There are a set of conversions called the usual arithmetic conversions that are used prior to the evaluation of most arithmetic operators.
Basically, you can consider there to be a few rules for arithmetic on integers:
First, integer arithmetic is never performed with operands "smaller than"
int, so in the case of
short * signed char, both the
short and the
signed char operands are promoted to
int, the two
int values are multiplied, and then the result is an
Second, if one or both of the types are "larger than"
int, the compiler selects a type that is at least "as large" as the type of the largest operand. So, if you have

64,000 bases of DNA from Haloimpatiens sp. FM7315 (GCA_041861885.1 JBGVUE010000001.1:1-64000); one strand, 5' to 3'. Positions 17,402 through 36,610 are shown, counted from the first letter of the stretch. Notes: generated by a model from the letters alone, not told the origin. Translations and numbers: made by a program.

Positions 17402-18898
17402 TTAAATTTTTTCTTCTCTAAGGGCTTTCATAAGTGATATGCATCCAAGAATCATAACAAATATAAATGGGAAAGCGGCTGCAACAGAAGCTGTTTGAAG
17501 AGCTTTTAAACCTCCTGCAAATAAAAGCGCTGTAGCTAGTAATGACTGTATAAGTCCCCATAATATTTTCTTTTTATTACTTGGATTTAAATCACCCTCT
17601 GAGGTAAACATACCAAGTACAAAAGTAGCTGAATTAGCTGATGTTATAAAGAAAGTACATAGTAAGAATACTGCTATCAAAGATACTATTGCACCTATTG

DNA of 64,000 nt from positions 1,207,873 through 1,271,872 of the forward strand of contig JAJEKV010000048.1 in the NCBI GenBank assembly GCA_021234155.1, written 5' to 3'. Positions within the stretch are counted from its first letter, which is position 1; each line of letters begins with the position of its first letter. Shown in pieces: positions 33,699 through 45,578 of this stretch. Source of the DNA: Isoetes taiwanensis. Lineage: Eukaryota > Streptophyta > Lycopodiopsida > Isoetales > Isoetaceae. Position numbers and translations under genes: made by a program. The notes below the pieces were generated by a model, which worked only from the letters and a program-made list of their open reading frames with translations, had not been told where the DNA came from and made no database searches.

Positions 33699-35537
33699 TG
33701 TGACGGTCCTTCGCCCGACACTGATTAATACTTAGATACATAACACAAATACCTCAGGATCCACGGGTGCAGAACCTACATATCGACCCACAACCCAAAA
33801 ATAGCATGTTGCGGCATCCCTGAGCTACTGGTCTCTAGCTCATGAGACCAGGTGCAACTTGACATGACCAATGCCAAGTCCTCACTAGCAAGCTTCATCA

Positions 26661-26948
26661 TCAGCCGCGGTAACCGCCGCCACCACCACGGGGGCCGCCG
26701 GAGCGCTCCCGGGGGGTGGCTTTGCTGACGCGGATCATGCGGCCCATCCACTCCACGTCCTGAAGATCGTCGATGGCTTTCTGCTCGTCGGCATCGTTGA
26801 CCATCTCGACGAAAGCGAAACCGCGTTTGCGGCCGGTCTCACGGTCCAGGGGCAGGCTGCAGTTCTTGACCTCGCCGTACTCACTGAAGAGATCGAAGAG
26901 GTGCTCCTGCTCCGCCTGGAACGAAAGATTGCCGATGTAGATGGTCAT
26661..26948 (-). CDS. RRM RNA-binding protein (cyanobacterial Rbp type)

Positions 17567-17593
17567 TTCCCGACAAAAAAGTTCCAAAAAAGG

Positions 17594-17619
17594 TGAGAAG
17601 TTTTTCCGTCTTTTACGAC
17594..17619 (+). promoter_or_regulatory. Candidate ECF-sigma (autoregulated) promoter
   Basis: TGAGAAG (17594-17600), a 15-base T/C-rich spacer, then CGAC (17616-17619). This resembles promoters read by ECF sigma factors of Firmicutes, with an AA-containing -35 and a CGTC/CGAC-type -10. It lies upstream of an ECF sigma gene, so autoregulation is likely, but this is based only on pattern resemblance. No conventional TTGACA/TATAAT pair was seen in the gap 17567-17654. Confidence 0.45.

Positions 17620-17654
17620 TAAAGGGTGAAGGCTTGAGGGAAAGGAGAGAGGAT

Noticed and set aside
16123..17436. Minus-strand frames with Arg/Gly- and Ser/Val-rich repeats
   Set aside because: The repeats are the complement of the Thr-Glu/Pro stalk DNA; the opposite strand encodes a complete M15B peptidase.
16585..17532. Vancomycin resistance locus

long * int, the
int is promoted to a
long and the result is a
Third, if either operand is
unsigned, then the result is unsigned. So, if you have
long * unsigned int, the
long and the
unsigned int are both promoted to an
unsigned long and the result is an
If either operand has floating point type, then floating point arithmetic is performed:
long double is used (which one depends on the types of the operands; the full table used to determine the result type can be found on the page linked at the beginning of this answer).
Note that the result type is not dependent upon the values of the operands. The type has to be selected by the compiler at compile time, before the values are known.
If the result of
s * i * i is out of range of the result type (
int, in your scenario), then you're out of luck: your program can't decide at runtime, "oh, I should switch to use a
long!" because the result type had to be selected at compile time.